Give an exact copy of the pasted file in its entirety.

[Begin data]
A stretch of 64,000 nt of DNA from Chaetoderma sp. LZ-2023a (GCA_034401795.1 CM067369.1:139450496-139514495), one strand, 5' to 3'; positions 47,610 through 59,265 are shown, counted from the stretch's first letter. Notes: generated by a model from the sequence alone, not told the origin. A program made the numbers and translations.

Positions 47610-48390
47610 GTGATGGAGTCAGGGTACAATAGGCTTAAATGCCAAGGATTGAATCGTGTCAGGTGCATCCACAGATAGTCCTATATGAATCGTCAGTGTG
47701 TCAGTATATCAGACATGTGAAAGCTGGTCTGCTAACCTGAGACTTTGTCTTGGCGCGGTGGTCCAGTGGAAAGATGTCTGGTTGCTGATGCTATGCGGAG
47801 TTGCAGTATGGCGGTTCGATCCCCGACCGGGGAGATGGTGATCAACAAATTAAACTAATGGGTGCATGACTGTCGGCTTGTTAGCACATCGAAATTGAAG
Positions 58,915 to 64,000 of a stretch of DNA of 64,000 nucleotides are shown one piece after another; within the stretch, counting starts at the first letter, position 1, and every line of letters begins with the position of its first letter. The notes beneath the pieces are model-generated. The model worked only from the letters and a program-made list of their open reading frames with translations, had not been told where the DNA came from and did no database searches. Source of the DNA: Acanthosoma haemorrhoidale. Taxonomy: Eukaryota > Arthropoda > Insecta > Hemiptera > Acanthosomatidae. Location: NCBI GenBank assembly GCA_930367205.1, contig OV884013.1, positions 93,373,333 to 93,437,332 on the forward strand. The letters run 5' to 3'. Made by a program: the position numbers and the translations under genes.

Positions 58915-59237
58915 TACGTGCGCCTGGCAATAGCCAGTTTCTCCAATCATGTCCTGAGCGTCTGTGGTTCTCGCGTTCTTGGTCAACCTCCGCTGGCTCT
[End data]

A stretch of 64,000 nt of DNA from Chaetoderma sp. LZ-2023a (GCA_034401795.1 CM067369.1:139450496-139514495), one strand, 5' to 3'; positions 47,610 through 59,265 are shown, counted from the stretch's first letter. Notes: generated by a model from the sequence alone, not told the origin. A program made the numbers and translations.

Positions 47610-48390
47610 GTGATGGAGTCAGGGTACAATAGGCTTAAATGCCAAGGATTGAATCGTGTCAGGTGCATCCACAGATAGTCCTATATGAATCGTCAGTGTG
47701 TCAGTATATCAGACATGTGAAAGCTGGTCTGCTAACCTGAGACTTTGTCTTGGCGCGGTGGTCCAGTGGAAAGATGTCTGGTTGCTGATGCTATGCGGAG
47801 TTGCAGTATGGCGGTTCGATCCCCGACCGGGGAGATGGTGATCAACAAATTAAACTAATGGGTGCATGACTGTCGGCTTGTTAGCACATCGAAATTGAAG
Positions 58,915 to 64,000 of a stretch of DNA of 64,000 nucleotides are shown one piece after another; within the stretch, counting starts at the first letter, position 1, and every line of letters begins with the position of its first letter. The notes beneath the pieces are model-generated. The model worked only from the letters and a program-made list of their open reading frames with translations, had not been told where the DNA came from and did no database searches. Source of the DNA: Acanthosoma haemorrhoidale. Taxonomy: Eukaryota > Arthropoda > Insecta > Hemiptera > Acanthosomatidae. Location: NCBI GenBank assembly GCA_930367205.1, contig OV884013.1, positions 93,373,333 to 93,437,332 on the forward strand. The letters run 5' to 3'. Made by a program: the position numbers and the translations under genes.

Positions 58915-59237
58915 TACGTGCGCCTGGCAATAGCCAGTTTCTCCAATCATGTCCTGAGCGTCTGTGGTTCTCGCGTTCTTGGTCAACCTCCGCTGGCTCT